Evaluates the given code as PHP.
The eval language construct is very dangerous because it allows execution of arbitrary PHP code. Its use thus is discouraged. If you have carefully verified that there is no other option than to use this construct, pay special attention not to pass any user provided data into it without properly validating it beforehand.
Valid PHP code to be evaluated.
The code must not be wrapped in opening and closing PHP tags, i.e. 'echo "Hi!";' must be passed instead of '<?php echo "Hi!"; ?>'. It is still possible to leave and re-enter PHP mode though using the appropriate PHP tags, e.g. 'echo "In PHP mode!"; ?>In HTML mode!<?php echo "Back in PHP mode!";'.
Apart from that the passed code must be valid PHP. This includes that all statements must be properly terminated using a semicolon. 'echo "Hi!"' for example will cause a parse error, whereas 'echo "Hi!";' will work.
A return statement will immediately terminate the evaluation of the code.
The code will be executed in the scope of the code calling eval. Thus any variables defined or changed in the eval call will remain visible after it terminates.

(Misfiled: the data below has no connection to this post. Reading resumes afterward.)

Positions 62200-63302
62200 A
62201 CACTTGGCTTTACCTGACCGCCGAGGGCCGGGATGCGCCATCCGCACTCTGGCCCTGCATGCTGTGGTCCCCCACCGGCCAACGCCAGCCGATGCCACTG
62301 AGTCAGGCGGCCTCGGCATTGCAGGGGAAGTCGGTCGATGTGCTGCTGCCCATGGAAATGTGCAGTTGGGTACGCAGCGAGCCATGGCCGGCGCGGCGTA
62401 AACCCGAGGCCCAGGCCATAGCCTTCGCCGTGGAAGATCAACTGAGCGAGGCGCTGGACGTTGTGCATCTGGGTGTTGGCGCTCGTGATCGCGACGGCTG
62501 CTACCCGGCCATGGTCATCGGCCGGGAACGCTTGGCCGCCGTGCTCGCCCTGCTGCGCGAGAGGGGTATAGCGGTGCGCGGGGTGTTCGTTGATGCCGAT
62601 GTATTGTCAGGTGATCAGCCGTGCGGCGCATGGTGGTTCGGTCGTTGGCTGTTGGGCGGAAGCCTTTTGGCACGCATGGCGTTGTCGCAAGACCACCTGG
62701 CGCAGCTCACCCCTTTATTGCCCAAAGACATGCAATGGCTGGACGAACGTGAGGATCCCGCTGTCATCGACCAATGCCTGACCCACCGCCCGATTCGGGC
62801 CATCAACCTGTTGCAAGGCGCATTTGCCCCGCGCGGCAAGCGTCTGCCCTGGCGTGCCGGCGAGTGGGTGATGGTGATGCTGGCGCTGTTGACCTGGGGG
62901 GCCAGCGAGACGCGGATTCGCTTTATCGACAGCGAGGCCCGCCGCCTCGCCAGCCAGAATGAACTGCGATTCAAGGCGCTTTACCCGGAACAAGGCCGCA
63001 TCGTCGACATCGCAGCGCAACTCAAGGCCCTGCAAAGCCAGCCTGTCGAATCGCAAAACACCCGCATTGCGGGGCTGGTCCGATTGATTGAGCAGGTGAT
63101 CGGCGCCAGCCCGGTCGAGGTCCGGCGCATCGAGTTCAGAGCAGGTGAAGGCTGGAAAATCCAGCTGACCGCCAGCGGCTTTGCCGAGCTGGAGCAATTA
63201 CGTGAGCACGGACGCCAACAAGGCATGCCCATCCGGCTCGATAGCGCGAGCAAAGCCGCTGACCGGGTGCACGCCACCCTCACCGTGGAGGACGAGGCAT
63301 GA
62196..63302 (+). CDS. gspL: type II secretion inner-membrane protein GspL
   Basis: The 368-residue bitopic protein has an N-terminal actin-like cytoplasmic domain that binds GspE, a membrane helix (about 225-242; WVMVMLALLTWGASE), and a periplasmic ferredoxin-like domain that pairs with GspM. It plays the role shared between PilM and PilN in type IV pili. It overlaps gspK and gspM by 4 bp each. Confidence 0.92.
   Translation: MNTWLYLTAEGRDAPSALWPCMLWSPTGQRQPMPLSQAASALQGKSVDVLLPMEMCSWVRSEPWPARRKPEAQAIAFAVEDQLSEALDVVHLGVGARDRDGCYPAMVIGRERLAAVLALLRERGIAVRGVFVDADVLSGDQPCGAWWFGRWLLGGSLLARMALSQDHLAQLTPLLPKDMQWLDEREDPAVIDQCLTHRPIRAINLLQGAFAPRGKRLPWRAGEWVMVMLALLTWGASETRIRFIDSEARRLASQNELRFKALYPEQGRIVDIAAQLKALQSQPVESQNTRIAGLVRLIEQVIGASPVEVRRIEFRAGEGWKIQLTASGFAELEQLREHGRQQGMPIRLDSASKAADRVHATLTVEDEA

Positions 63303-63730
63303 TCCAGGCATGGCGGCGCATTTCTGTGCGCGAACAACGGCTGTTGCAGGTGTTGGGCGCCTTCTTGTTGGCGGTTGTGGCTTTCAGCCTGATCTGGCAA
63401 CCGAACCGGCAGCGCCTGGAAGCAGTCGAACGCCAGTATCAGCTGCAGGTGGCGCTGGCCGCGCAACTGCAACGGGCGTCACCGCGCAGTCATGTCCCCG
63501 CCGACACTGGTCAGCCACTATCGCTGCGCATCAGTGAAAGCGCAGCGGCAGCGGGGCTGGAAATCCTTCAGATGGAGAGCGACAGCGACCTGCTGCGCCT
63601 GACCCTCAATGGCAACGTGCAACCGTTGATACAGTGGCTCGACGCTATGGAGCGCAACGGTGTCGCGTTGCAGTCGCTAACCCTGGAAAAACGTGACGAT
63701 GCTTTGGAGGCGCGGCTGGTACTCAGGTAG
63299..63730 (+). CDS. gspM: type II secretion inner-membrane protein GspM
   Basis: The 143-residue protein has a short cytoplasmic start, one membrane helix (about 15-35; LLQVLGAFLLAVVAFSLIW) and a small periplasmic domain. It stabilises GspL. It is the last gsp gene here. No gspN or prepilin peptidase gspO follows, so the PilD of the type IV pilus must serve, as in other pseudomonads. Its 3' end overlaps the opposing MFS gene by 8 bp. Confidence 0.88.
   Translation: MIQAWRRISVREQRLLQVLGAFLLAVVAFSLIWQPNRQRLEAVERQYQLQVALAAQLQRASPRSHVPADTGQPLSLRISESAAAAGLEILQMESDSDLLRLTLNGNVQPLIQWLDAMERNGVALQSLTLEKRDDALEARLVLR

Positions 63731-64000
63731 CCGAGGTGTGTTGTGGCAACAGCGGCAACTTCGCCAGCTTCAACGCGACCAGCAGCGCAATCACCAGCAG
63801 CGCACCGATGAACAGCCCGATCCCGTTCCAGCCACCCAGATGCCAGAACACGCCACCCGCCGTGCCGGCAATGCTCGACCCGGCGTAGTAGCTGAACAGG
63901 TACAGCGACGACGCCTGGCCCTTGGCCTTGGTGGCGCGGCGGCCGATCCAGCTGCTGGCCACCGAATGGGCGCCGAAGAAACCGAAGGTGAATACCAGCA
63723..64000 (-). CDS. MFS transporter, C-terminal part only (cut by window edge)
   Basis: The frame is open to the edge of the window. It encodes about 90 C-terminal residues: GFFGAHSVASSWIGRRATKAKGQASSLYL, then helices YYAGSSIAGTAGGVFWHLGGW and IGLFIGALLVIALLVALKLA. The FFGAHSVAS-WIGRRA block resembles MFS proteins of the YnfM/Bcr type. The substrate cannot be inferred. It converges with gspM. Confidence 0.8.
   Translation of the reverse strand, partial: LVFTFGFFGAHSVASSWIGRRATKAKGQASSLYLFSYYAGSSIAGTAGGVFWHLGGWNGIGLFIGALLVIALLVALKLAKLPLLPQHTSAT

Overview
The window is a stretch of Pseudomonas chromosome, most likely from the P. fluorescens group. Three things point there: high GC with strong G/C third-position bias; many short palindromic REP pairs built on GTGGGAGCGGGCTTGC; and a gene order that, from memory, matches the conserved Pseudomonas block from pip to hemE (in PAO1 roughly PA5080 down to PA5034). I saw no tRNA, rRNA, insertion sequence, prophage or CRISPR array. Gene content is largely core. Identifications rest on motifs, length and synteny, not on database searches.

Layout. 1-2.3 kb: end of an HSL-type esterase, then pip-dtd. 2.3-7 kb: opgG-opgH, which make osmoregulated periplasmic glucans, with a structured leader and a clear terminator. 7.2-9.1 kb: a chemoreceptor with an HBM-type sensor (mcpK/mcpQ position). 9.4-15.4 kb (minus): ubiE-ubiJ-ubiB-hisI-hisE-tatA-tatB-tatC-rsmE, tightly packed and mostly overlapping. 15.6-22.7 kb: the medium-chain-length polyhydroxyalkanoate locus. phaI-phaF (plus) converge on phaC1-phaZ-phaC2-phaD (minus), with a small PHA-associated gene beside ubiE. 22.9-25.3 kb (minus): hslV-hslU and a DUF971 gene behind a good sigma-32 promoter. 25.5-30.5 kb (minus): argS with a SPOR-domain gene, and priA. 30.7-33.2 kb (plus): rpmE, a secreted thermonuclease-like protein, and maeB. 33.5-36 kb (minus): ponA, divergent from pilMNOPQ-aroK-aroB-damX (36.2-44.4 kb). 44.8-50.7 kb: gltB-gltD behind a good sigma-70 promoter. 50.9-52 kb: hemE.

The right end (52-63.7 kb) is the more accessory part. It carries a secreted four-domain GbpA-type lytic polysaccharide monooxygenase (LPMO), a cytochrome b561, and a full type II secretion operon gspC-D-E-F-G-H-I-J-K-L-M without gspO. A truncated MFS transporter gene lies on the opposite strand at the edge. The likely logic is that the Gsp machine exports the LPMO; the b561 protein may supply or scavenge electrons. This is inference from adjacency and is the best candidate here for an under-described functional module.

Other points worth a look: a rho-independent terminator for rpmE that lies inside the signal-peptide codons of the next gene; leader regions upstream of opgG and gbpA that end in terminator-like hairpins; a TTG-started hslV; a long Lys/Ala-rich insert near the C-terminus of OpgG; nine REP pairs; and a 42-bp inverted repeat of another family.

eval returns null unless return is called in the evaluated code, in which case the value passed to return is returned. As of PHP 7, if there is a parse error in the evaluated code, eval throws a ParseError exception. Before PHP 7, in this case eval returned false and execution of the following code continued normally. It is not possible to catch a parse error in eval using set_error_handler.
Because this is a language construct and not a function, it cannot be called using variable functions, or named arguments.
As with anything that outputs its result directly to the browser, the output-control functions can be used to capture the output of this function, and save it in a string (for example).
In case of a fatal error in the evaluated code, the whole script exits.